Located on the fourth floor of a 1930s building in the centre of Palermo, the 110-square-metre apartment was originally laid out as a series of small rooms.
Local firm Pietro Airoldi Studio rearranged the residence so that the entire space benefitted from the light provided by two courtyards – one very large and bright with tall trees, and the other much smaller and darker.
A central open-plan space in the reorganised layout hosts the living space, dining area and kitchen, while a studio, guest room and bedrooms are located off the main space.
"The memory of the original configuration of the apartment is still visible in the ceiling," said Airoldi.
"The traces of the partition walls and plaster decorations of the old rooms were left in their original position and now form a pattern in the new space."
Teak wood flooring features throughout the apartment, except for the kitchen and the bathrooms – where cement resin is used.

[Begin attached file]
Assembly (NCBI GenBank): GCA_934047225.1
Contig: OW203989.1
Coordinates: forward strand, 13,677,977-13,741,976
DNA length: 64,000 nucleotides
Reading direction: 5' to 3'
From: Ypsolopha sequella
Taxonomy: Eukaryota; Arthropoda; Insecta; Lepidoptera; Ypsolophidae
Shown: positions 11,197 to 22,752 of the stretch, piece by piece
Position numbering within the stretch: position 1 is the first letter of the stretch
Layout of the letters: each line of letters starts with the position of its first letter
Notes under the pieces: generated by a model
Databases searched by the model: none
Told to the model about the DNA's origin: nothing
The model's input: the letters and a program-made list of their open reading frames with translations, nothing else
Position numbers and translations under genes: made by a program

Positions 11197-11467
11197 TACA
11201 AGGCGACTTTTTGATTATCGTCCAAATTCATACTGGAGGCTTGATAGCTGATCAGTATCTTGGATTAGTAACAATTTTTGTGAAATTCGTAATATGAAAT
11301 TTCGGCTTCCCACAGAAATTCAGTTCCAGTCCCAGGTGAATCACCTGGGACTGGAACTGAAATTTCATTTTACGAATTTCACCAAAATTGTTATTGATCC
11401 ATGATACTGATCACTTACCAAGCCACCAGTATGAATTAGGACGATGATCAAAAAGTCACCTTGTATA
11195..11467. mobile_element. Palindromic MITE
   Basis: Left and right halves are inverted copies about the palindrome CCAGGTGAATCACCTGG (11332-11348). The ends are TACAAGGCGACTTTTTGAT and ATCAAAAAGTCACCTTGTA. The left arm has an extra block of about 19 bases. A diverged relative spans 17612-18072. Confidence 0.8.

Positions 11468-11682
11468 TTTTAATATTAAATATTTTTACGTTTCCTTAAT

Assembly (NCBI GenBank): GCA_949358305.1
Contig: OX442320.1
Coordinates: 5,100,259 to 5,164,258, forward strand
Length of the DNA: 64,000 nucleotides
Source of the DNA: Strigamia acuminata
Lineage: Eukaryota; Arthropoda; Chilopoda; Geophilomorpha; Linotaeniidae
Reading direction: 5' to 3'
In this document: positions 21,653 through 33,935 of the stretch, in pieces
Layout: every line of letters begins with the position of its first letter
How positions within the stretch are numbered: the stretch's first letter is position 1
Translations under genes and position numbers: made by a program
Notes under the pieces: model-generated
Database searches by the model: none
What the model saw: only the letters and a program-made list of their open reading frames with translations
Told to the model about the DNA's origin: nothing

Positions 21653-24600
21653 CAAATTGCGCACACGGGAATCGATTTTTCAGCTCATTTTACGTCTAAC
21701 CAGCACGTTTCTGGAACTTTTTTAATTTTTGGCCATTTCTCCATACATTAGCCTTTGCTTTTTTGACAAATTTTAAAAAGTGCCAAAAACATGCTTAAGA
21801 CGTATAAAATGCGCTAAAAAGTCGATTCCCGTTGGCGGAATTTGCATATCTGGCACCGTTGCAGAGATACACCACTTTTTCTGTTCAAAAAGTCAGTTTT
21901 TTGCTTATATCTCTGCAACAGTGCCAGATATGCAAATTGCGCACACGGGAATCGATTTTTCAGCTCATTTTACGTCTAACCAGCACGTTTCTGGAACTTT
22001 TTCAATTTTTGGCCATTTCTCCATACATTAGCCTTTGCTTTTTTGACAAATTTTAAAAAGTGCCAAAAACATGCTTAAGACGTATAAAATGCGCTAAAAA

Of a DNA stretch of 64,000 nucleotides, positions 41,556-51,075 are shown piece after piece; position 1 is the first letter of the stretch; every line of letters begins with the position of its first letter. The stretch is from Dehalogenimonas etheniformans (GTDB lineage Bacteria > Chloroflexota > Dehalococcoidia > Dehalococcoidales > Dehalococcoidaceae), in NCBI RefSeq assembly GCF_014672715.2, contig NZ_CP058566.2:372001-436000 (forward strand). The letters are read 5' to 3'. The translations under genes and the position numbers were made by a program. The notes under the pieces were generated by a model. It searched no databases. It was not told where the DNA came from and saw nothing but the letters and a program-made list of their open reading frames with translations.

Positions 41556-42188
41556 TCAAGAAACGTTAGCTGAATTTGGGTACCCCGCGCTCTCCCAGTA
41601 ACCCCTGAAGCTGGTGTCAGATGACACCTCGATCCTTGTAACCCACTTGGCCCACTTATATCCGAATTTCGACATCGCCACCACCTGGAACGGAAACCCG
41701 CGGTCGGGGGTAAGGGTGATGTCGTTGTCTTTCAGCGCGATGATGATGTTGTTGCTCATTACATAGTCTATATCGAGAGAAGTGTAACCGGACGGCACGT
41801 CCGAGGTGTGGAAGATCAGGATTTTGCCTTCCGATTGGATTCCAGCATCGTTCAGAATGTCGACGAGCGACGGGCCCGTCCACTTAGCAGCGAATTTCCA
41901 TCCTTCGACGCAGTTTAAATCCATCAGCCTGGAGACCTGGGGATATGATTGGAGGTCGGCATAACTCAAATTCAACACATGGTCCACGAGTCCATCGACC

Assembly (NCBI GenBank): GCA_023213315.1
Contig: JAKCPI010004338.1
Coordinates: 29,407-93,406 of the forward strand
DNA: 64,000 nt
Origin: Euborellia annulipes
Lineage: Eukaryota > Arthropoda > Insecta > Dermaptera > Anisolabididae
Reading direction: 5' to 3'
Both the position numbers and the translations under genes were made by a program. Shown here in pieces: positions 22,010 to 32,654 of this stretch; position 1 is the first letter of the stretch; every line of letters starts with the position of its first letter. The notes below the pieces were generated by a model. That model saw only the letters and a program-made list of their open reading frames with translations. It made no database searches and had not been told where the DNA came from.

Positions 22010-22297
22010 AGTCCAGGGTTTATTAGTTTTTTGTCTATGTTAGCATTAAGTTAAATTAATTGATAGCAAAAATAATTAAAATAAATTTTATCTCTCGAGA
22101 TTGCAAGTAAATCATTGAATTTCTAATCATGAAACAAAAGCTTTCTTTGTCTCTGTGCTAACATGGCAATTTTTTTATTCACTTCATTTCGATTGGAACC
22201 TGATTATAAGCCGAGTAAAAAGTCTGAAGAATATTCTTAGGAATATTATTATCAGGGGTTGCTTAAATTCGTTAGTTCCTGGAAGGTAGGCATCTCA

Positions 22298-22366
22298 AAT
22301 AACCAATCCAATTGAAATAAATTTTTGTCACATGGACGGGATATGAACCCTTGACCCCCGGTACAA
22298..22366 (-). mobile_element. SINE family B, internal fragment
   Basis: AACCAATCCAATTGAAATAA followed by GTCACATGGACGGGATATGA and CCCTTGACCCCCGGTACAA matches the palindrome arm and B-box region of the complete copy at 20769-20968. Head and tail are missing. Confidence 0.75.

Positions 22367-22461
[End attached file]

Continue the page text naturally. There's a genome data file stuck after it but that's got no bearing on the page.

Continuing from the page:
Decorative cement tiles that used to line the edge of the floor in each of the apartment's old rooms were salvaged and reassembled into colourful rectangular formations. One is positioned at the entrance of the apartment and the other at the entrance to the bedrooms.
Where new partitions have been inserted, the architects have taken care to integrate custom cabinetry including shelving, storage and desk space made from birch plywood and lacquered MDF.
"These multifunctional objects are considered as mini-architectures and each furniture frames visually the next one," explained Pietro Airoldi.
The apartment's main open-plan space is separated from the studio and guest room spaces by two custom-made furniture dividers
A smaller shelving and cabinet unit located in the centre of the main space is used as a room divider between the living and dining areas.
Pietro Airoldi operates his eponymous studio from Palmero. Other projects completed by the architect range from exhibition design and interiors, to product and furniture design.
Photography is by Francesco Giardina.